The major exception to this general tendency to apply more traditional monetary instruments in a rather restrictive manner was in the United Kingdom, where the Bank of England suggested to the clearing banks that it would not object to a lowering of their liquidity ratios from 30 per cent to 29 per cent in March 1963, and to 28 per cent between September 1963 and April 1964.
More direct measures were also taken to restrict the availability of bank credit. In February 1963, the Bank of France requested the commercial banks to limit the increase in their credit to private business to 12 per cent during the ensuing year. In September, this limit was reduced to 10 per cent. In Italy, the banks were asked to restrict credit to large enterprises. In October, the Netherlands Bank reintroduced its system of credit ceilings, which had been discontinued in January. Between September and December, the increase in credit extended by each commercial bank to the private sector might not exceed more than 4 per cent of the average credit outstanding during the first half of the year. In January 1964, the Bank prescribed that over the period January to April such credits should not exceed by more than 5 per cent the average outstanding a year earlier. In January 1964, the National Bank of Belgium recommended to the commercial and savings banks that they reduce the rate of expansion of credits extended to the private sector in 1964 to approximately half their rate of growth in 1963. In Japan, the commercial banks were requested to restrict the increase in their loans in the first quarter of 1964 to slightly less than 3 per cent of the amount outstanding at the end of 1963.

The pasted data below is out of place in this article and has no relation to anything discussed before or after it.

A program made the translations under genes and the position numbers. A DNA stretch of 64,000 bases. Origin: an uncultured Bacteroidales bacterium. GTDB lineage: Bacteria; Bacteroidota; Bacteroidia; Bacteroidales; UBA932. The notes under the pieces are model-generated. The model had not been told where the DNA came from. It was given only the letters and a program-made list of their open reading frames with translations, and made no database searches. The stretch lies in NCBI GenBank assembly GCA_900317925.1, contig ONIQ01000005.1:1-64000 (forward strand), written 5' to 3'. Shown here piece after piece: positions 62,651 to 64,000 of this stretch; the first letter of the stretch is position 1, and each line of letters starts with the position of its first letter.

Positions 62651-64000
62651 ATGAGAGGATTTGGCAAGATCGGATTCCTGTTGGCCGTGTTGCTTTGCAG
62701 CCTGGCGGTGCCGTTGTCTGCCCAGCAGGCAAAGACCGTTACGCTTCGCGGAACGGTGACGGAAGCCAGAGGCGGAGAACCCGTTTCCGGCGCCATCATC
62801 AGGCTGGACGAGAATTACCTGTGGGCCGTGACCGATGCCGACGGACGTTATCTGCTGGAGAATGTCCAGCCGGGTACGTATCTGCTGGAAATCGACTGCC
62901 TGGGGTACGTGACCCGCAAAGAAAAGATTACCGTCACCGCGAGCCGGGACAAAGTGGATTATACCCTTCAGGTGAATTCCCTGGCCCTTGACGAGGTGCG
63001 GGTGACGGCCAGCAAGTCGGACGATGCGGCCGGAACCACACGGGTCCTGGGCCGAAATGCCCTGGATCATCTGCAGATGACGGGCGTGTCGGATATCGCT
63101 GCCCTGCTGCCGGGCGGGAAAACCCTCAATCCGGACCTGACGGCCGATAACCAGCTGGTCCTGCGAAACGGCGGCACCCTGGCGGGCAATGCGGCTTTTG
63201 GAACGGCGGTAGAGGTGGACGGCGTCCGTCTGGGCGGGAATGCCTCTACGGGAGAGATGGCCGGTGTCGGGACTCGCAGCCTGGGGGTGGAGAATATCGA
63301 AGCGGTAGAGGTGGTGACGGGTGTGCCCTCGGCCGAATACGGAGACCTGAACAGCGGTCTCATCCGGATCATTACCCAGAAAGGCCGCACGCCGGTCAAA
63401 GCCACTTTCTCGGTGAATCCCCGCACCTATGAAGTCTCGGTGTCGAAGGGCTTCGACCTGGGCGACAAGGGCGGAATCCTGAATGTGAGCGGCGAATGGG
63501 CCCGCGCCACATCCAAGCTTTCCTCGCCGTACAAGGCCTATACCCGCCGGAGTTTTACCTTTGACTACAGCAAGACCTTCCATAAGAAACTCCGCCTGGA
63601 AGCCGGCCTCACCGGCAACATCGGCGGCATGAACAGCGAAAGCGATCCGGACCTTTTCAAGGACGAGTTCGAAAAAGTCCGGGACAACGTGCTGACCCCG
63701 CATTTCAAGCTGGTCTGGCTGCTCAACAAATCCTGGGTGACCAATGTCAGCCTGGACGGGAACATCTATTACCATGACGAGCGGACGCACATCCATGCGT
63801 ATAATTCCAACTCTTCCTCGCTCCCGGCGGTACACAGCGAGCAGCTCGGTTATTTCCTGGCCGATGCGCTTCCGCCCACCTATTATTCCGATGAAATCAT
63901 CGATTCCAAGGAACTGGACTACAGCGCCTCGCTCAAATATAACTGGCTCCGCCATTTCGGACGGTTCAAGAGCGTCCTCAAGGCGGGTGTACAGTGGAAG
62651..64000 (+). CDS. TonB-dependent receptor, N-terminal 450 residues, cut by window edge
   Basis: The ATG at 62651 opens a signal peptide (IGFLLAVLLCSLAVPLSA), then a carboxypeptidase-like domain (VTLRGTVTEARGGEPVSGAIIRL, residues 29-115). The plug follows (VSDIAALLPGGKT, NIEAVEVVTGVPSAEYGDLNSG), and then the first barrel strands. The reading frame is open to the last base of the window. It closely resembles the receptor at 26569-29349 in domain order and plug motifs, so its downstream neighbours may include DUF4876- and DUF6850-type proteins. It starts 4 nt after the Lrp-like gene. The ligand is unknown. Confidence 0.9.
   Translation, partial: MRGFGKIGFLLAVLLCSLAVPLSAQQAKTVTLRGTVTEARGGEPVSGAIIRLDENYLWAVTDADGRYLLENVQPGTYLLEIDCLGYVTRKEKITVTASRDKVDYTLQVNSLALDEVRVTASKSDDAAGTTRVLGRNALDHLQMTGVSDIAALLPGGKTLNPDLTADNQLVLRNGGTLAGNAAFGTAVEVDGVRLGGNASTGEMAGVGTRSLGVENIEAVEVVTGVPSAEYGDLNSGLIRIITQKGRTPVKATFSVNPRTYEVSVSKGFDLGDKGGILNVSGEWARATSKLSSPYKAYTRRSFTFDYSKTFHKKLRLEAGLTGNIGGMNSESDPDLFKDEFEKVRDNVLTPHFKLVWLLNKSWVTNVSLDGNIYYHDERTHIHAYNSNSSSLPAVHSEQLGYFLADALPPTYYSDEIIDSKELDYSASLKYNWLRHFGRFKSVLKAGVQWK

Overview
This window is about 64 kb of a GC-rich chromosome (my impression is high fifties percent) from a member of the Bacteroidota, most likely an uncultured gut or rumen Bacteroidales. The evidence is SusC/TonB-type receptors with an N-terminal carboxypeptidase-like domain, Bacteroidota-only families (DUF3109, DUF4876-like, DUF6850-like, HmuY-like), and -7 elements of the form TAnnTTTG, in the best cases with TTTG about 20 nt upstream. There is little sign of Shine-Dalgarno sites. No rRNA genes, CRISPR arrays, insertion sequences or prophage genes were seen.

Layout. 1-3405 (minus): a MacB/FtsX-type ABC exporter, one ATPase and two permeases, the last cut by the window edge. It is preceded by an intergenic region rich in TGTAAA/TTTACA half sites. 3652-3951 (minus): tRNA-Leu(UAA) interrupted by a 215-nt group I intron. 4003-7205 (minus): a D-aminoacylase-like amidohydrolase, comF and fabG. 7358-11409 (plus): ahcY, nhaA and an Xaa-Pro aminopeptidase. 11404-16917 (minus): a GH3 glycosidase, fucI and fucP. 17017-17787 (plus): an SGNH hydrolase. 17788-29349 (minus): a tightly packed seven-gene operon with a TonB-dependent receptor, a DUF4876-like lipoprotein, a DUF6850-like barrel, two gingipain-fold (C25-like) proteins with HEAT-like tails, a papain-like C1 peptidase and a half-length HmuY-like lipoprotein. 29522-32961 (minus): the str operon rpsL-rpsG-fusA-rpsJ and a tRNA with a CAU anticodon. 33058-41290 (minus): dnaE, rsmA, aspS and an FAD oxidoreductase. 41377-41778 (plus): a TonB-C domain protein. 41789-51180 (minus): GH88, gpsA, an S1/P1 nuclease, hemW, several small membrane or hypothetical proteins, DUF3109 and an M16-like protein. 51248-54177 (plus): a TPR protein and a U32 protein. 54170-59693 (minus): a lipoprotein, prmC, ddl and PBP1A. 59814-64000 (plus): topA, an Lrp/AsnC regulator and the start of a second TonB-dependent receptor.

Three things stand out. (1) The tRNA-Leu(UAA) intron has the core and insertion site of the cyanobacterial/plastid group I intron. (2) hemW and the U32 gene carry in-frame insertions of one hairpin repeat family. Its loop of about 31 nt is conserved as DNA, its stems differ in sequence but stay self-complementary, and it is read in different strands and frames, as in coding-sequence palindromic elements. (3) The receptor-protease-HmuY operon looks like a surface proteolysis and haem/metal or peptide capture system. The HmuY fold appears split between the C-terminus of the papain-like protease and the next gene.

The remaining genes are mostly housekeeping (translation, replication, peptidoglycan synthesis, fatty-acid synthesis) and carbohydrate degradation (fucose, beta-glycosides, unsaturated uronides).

In the Federal Republic of Germany, the Bundesbank acted to immobilize part of the increase in liquidity accruing to the banks from an inflow of foreign funds. From April 1, 1963, the minimum reserve requirements on foreign deposits with the banks were increased to the legal maximum rates. Payment of interest on foreign time deposits has been prohibited. Finally, to encourage an outflow of funds and hence to limit the increase in domestic liquidity arising from the balance of payments surplus, the Bundesbank reopened its swap arrangements with the commercial banks. However, official forward cover is now granted only for bank holdings of U.S. Treasury bills, instead of for all dollar holdings (including Euro-dollars), as previously.